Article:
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June 2, 2020

Farewell, UChicago

Law student columnist reflects on activism and identity.

This is my last article to my UChicago community (at least for now). I wasn’t supposed to land in UChicago. At least, the numbers say so. America’s success is reserved for the select few (you can imagine how they look and how many figures are in their investment funds)—others are merely spectators and facilitators of the country’s success, but not beneficiaries thereof. Somehow, I trudged through into at least one circle of America’s elites: UChicago. And now, I’m preparing to receive my diploma from it.

I, too, was allowed to be a player in this game we call “America’s ladder of success–opoly”. You can call me an American winner, I suppose. But there’s a difference between my wins and those of my classmates. I did not have a social network of friends, family, and acquaintances prepared to connect me into and out of Chicago, nor did I (or my people) have a chunky piggy bank to help survive it, nor did I have the privileges of instant, assumed respect because of how “John Doe” or “Sarah Doe” I looked. But I did benefit from the dedicated labor of many of my people. Because of their support, my victories extend beyond me. I did not get here on my own. My victories are not my victories alone. My law school experience was a collective one, and as I leave the University of Chicago Law School behind, I bid farewell to the many wins that were won off the court. This article is a tribute to them, and to the people that enabled me to create them. This article is also a reminder to lowerclassmen to leave the classrooms for the match point.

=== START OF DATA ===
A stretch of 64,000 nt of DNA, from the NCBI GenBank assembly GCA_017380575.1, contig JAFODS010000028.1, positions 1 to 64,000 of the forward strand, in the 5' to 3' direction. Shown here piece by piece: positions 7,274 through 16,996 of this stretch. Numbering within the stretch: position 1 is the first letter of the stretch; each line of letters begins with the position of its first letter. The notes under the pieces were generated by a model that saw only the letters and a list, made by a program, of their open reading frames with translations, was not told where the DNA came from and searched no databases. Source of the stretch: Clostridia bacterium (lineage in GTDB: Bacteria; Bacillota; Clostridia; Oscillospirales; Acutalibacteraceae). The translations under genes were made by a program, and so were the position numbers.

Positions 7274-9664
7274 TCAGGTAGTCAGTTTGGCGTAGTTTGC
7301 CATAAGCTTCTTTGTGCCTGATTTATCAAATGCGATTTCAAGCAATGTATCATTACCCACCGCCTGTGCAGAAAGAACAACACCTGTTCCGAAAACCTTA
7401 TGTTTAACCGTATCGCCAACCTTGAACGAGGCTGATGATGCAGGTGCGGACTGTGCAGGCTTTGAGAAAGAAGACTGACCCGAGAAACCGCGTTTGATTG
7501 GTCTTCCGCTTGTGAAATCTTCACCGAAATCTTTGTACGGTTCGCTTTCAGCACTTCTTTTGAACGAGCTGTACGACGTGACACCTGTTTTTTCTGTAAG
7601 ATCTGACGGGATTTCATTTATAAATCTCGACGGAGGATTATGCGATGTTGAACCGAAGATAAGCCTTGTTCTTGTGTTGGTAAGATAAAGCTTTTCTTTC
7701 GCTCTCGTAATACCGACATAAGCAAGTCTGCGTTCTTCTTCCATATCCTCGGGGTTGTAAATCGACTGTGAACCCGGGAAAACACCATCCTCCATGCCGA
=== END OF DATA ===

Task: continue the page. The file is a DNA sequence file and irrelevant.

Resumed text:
To MLSA: Someone once told me they thought there were 20 Muslim law students at the Law School because we were notably loud and active. While we were a mighty group, we were actually a small one. I entered law school with only a handful (literally, count us on one hand) of fellow Muslim classmates. And every year, fewer and fewer Muslims were admitted. Despite our numbers, we sent ripples throughout the Law School community. Every year, we hosted a community iftar. We brought speakers to speak about important issues. And this year, our MLSA co-hosted the second annual National Muslim Law Students Conference, bringing together Muslim students, professors, and attorneys from across the nation. You know how they say there is power in numbers? We debunked it. There is power in passion. Students, never underestimate your power. Never let anyone tell you that you are voiceless. Act with the bravado of a peer whose accolades have been fertilized and nurtured by his trust fund. You just need one person to tell you an idea is a good idea, and that one person can be you.